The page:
KOMO NEWS: Puget Sound orca pod welcomes newborn calf

Published: Sep 7, 2014 at 1:05 PM PDT

Screen shot 2014-09-07 at 6.51.31 PMSAN JUAN ISLANDS, Wash. – A new baby orca calf has been born in the Salish Sea, the Center for Whale Research said Saturday.

It’s the first birth for the endangered Southern Resident Community of orcas, L pod, of the Salish Sea since 2012, the Center said.

“This is great news. But every time a baby’s born, we’re careful not to pass out the cigars too soon,” Michael Harris, Executive Director of the Pacific Whale Watch Association said in a press release. “Infant mortality is really high among wild orcas, especially these Southern Residents.”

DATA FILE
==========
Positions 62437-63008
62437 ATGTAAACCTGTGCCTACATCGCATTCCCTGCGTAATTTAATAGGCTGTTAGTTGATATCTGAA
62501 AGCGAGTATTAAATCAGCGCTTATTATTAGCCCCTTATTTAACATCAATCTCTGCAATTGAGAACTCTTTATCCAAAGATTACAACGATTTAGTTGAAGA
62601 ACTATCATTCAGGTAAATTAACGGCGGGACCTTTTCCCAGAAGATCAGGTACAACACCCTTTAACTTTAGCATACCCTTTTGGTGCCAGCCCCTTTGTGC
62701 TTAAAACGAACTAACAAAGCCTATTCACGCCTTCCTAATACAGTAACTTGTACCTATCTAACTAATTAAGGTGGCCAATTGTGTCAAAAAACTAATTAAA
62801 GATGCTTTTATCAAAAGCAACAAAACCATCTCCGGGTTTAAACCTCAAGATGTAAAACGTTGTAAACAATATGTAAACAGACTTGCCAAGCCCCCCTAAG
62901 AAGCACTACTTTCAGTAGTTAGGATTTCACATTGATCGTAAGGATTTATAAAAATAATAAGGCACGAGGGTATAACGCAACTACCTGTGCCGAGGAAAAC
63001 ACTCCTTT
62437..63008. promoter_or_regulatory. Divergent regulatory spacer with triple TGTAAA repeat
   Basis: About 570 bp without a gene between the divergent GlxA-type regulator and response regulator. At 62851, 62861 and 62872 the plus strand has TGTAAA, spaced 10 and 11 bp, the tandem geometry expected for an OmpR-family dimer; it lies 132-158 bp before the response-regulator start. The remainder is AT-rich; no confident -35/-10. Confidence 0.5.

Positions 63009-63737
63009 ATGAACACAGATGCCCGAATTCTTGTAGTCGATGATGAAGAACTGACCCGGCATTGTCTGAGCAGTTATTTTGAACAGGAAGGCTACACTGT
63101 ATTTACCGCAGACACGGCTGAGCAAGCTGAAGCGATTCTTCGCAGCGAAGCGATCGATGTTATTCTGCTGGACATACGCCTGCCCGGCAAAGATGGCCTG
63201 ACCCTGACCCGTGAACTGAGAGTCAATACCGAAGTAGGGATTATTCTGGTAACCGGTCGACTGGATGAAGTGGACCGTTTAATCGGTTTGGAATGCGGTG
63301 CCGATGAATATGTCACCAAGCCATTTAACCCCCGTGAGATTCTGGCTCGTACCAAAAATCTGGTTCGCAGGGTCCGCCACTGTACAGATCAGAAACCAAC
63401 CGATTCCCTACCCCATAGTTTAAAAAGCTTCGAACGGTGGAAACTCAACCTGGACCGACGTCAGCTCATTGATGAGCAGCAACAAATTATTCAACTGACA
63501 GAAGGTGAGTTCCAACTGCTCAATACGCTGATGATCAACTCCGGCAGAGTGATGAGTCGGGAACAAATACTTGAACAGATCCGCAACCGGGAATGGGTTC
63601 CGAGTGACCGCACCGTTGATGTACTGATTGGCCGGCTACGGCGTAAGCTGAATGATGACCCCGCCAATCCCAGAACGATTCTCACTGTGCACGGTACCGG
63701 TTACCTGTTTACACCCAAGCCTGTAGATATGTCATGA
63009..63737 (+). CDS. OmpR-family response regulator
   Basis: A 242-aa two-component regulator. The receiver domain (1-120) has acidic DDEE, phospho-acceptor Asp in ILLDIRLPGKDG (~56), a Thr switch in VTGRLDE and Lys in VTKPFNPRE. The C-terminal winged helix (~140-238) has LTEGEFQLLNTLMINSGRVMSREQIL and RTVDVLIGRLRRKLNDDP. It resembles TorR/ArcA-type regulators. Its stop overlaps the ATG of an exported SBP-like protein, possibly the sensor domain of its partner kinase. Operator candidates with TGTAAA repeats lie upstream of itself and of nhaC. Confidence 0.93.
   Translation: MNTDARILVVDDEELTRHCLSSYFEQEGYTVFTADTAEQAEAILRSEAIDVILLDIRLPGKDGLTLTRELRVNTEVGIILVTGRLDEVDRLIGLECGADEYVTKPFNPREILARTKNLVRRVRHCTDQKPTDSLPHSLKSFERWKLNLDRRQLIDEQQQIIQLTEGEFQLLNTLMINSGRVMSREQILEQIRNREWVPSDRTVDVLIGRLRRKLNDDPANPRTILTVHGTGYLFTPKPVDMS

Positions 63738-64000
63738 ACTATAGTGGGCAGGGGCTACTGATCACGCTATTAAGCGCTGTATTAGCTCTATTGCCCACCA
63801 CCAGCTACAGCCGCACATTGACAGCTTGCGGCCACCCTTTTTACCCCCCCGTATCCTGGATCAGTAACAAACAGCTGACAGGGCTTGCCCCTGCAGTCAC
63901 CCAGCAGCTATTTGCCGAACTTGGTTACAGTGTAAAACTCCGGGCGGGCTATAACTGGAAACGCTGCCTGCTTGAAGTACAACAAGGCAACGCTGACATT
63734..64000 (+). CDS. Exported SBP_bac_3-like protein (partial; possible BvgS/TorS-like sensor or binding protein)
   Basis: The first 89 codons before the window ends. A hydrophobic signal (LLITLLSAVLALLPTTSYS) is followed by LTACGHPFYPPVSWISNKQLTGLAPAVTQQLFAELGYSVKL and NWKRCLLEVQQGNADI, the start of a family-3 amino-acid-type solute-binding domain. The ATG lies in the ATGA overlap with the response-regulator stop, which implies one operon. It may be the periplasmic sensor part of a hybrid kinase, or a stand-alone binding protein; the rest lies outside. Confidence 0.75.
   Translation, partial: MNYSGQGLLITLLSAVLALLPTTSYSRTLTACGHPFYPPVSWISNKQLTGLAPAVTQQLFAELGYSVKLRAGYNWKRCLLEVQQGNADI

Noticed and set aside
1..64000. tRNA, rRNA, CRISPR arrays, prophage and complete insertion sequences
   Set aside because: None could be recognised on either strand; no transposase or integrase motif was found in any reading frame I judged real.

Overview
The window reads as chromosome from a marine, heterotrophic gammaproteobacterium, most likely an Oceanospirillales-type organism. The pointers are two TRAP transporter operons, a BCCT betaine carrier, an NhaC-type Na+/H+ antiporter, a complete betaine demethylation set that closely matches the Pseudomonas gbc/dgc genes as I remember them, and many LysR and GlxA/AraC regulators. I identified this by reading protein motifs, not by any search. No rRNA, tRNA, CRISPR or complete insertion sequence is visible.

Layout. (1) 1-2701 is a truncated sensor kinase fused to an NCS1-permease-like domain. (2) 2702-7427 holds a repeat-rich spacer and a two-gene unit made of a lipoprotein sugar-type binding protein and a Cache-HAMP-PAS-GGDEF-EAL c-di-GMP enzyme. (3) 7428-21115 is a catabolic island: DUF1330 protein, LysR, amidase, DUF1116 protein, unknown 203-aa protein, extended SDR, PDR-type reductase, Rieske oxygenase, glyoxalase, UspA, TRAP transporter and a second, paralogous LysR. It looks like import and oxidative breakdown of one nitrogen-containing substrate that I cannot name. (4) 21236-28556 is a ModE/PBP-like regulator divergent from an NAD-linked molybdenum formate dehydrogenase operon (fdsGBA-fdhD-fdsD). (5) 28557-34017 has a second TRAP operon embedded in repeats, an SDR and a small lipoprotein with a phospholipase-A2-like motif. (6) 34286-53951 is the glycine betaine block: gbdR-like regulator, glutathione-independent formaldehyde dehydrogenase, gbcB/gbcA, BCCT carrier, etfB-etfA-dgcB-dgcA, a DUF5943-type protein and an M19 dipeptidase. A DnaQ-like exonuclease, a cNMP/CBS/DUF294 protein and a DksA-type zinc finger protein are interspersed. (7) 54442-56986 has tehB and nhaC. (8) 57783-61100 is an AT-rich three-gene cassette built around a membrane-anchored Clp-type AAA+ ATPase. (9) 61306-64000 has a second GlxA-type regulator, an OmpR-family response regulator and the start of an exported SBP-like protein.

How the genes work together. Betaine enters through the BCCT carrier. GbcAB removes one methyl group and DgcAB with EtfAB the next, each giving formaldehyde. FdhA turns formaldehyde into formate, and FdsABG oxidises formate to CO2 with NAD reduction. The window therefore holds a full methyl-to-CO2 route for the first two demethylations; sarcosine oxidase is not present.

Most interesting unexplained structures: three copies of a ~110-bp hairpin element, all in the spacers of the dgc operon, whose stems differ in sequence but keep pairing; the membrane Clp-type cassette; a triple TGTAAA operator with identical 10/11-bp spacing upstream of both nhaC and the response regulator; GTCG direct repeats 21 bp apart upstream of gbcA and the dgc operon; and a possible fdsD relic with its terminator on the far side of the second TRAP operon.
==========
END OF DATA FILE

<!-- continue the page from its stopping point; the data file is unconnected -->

The newborn orca has been designated L120, and is the second birth for 23-year-old orca mom L86.

The numbers for the Southern Resident population have dropped to 78, the lowest count in a decade, the Center said. Researchers attribute their slow recovery to lack of prey, considering their preferred diet of wild Chinook salmon.

“This little whale has a tough road ahead,” Harris said. “Every birth is exciting, but we’ll be especially thrilled and relieved to see L120 rolling back into the Sound and Straits next summer.”

About orcaconservancy

Orca Conservancy is an all-volunteer, 501(c)(3) non-profit organization working on behalf of orcinus orca, the killer whale, and protecting the wild places on which it depends. Successful Petitioner and Litigant in historic U.S. District Court case to list Southern Resident orcas as "Endangered" under the U.S. Endangered Species Act -- the first-ever federal protection for the population. Leader in the Springer Project, the first-ever successful translocation and reintroduction of a wild killer whale, a rescue that captured the attention of the world.
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